The FDA approved Teva Pharmaceutical's AUSTEDO™ (deutetrabenazine; SD-809) for treating chorea associated with Huntington’s disease (HD). The drug is an oral, small-molecule inhibitor of vesicular monoamine 2 transporter (VMAT2).
FDA approval was based on data from a 90-patient, placebo-controlled Phase III FIRST-HD trial, which showed that patients treated using AUSTEDO achieved a 4.4 unit improvement from baseline in their Total Maximal Chorea Score, compared with an approximately 1.9 unit change in the placebo group.
Teva says AUSTEDO is the first deuterated product cleared by the FDA, and only the second drug approved for HD. “At Teva, we have a long history of establishing comprehensive disease management programs in chronic disease areas. “Bringing a new treatment forward where the unmet need is so significant is an inspiring opportunity,” said Rob Koremans, M.D., president and CEO of global specialty medicines at Teva. “Our commercial and medical organizations are well prepared to make this important treatment available to the HD community.”
“Chorea associated with Huntington’s disease has a significant impact on those living with the disease and their families,” added Louise Vetter, CEO at the Huntington’s Disease Society of America. “The FDA’s approval of AUSTEDO represents an important new treatment option for people with HD and highlights the need for more therapeutic resources for this underserved patient community.”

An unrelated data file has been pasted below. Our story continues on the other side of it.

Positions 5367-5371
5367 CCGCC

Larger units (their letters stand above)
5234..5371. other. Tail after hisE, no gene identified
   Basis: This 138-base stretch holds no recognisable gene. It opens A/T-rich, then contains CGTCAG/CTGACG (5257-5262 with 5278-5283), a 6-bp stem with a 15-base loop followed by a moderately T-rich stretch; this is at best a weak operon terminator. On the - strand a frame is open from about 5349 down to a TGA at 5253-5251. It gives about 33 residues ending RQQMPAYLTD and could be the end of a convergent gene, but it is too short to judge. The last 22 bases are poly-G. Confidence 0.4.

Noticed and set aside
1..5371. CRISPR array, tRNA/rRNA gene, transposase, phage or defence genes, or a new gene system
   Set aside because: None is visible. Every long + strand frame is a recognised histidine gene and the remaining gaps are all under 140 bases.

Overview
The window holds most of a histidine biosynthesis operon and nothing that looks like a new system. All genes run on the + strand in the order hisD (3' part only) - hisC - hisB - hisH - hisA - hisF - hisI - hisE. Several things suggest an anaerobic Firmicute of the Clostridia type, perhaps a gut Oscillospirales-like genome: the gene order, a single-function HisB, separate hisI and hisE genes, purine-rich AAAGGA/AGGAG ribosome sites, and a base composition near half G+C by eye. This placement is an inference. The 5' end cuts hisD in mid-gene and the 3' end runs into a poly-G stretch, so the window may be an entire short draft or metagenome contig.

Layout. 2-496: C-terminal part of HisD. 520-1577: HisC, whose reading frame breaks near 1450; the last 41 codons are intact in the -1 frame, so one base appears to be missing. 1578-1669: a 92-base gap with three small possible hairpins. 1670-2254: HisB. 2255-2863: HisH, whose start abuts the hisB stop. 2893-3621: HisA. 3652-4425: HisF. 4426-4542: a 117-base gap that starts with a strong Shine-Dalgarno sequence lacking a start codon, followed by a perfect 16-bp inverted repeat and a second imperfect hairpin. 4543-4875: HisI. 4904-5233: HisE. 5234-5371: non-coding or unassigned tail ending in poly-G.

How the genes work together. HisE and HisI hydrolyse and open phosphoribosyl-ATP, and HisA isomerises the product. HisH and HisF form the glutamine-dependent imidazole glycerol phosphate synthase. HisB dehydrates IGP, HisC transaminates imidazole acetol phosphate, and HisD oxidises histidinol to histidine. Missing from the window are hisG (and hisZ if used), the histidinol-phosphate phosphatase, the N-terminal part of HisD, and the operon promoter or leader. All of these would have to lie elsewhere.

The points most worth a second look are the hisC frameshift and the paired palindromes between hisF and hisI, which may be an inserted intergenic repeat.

Teva’s initial deutetrabenazine NDA for the HD indication was met in May 2016 by a Complete Response Letter from the FDA, which asked the firm to examine blood levels of certain metabolites. No new trials were requested. The resubmitted NDA was accepted in October that year.
Deutetrabenazine is separately undergoing FDA review for the treatment of of tardive dyskinesia. In February, the agency granted the tardive dyskinesia NDA priority review, and set a PDUFA goal date of August 30th. SD-809 has previously been granted breakthrough therapy designation by the FDA for the tardive dyskinesia indication.
Deutetrabenazine is separately in early clinical development for the treatment of Tourette syndrome. The FDA has granted the drug orphan drug designation for the pediatric Tourette syndrome indication.
Within the last few weeks, Teva confirmed it would be cutting an unspecified number of jobs as part of organization-wide streamlining and cost-cutting program.